Haddonfield Plays & Players has come up with the ideal entertainment for summertime. Now you can beat the heat with a refreshingly lively and feather-light musical, Thoroughly Modern Millie.
In a reversal of the usual process of basing a movie on a Broadway show, this multi-award-winning show is based on a 1967 movie musical of the same name, which starred Julie Andrews, Mary Tyler Moore and Carol Channing.
Millie is a spirited take-off on the “flapper era” of the 1920s with a delightfully implausible plot. Millie Dillmount (Lauren Parsons), a small-town girl from Kansas, arrives in New York City with the firm intention of marrying a rich man, and never mind love. She plans to do this by getting a job in an office where the boss is a wealthy bachelor. But soon after she is transformed into a “thoroughly modern” flapper, she is mugged and loses not only her purse but her hat, scarf and one shoe. In desperation, she trips the first man who comes along to ask for help. He is Jimmy Smith (William Connell), whom she will meet again many times. He advises her to go home. She rejects his advice, determined to pursue her dream. She checks into a hotel, not knowing that the proprietress, Mrs. Meers (Emily Wetzel) runs a white slavery ring. Any girl who is alone in the world is given a cup of tea (drugged, of course) and shipped off to a house of ill fame in the Orient. This almost happens to Dorothy (Annie Claude Chartrand), a girl whom Millie befriends. But Ching Ho (David Mooney), one of the young Chinese brothers who reluctantly work for Mrs. Meers, is immediately smitten with her and lets her escape. Meanwhile, Millie meets Jimmy again, and love begins to blossom. Dorothy visits Millie in the office, where the boss, Trevor Graydon (Fernando Gonzalez) also falls for her (Dorothy, that is), to the tune of “Ah, Sweet Mystery of Life” and “Falling in Love with Someone.” What will this do to Millie’s plans? Will she finally settle for true love? Which man will Dorothy choose? There are many more bizarre happenings before these questions are answered, plus some surprises in store for our heroine.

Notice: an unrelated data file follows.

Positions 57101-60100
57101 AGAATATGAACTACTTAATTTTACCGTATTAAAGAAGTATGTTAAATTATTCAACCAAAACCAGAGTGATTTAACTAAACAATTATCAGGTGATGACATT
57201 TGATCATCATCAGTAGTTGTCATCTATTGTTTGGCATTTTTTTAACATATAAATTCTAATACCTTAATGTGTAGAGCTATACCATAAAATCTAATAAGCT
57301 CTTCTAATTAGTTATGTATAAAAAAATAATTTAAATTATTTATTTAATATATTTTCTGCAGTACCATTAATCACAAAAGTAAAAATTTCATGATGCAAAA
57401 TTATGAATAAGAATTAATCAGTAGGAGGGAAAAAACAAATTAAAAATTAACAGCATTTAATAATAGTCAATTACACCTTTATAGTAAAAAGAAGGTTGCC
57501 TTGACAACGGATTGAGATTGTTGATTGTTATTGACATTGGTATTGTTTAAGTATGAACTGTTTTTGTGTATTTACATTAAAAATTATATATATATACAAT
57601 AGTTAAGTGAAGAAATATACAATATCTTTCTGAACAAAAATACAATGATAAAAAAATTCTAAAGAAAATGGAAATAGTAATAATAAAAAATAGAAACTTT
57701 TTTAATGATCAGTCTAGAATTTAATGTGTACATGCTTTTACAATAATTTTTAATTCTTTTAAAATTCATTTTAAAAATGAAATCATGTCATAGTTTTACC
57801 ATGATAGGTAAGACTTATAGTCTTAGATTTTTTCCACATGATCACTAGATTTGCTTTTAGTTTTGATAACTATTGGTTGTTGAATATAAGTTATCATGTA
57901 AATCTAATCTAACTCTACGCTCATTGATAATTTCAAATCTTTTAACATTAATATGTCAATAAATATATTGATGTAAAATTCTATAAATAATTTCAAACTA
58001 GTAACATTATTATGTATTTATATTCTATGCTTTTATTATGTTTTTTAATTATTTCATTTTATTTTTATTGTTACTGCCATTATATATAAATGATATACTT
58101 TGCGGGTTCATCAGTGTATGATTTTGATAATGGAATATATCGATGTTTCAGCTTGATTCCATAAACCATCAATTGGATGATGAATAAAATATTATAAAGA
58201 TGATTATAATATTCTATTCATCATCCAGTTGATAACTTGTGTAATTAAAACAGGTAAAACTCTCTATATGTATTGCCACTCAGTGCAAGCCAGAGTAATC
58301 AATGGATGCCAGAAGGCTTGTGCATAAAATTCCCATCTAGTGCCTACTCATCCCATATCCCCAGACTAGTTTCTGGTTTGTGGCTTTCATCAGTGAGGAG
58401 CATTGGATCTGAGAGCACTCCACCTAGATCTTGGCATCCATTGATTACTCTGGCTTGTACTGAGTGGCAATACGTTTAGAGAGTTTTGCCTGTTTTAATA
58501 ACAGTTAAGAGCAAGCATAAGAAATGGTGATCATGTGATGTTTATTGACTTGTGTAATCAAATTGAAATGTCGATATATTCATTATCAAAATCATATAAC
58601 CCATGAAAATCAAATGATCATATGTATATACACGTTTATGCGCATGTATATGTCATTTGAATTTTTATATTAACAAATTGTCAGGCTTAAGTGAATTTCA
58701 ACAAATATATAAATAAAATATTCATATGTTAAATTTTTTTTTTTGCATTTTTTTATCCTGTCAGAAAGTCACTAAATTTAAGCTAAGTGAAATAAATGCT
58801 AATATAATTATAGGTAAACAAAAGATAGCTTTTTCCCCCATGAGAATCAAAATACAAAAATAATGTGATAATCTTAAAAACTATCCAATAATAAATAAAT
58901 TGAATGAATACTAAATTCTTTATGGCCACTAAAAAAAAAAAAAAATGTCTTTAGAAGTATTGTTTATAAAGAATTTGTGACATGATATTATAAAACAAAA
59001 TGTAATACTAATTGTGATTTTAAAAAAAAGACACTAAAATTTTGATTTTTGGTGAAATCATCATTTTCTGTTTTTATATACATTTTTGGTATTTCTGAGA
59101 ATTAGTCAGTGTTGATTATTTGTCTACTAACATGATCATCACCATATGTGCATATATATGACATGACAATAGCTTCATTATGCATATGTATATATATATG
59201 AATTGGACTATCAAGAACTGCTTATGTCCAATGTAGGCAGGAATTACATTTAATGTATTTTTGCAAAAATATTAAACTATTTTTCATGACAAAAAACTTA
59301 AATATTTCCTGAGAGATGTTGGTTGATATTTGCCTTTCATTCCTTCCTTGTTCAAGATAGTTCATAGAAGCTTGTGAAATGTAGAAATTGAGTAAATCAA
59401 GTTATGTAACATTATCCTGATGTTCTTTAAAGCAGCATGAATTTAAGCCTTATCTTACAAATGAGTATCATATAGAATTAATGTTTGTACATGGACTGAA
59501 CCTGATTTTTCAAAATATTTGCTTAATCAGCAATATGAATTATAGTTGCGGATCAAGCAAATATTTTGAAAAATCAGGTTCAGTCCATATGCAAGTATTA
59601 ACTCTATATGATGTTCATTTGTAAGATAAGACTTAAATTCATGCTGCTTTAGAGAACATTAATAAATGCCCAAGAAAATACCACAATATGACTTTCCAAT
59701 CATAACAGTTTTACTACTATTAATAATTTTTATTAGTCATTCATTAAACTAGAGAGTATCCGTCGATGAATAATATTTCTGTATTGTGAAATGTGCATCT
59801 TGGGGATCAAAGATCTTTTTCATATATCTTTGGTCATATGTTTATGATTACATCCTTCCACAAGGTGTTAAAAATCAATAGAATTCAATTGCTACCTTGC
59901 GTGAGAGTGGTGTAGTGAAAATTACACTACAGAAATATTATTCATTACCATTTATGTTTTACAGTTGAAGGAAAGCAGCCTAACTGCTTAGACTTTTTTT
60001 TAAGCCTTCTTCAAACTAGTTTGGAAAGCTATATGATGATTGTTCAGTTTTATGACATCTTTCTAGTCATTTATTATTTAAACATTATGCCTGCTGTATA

The cast, under technical director Ed Doyle and artistic director Matt Reher, is excellent. Parsons, in addition to being a fine singer and dancer, makes Millie appealing despite her gold-digging ways, and Connell is a perfect match for her as Jimmy. Dorothy and Trevor are played with broad strokes. Chartrand is all sweet (but not too bright) innocence as Dorothy, and Gonzalez is hilarious as Trevor. Weitzel is properly sinister as Mrs. Meers. Mooney as Ching Ho and Anthony Nimmo as Bun Foo delighted the audience with their (presumably) authentic Chinese dialogue, accompanied by supertitles. They are not really villainous, just trying to make enough money to bring their mother from China. The audience also loved Aimee Miller as Miss Flannery, the tyrannical head stenographer. But the standout performance was by Toni Richards as flamboyant Muzzy Van Hossmere, a “diva ex machina” who helps to expose Mrs. Meers and provides the aforesaid surprises. The supporting actors, singers and dancers perform with great skill and precision. Special kudos to the production staff and to all who made this highly entertaining show possible.
THOROUGHLY MODERN MILLIE
Book by Richard Morris and Dick Scanlan
Music by Jeanine Tesori
Lyrics by Dick Scanlan
Directed by Ed Doyle and Matt Reher
July 12-August 4, 2012
Haddonfield Plays and Players
957 E. Atlantic Avenue
Haddonfield, NJ 08033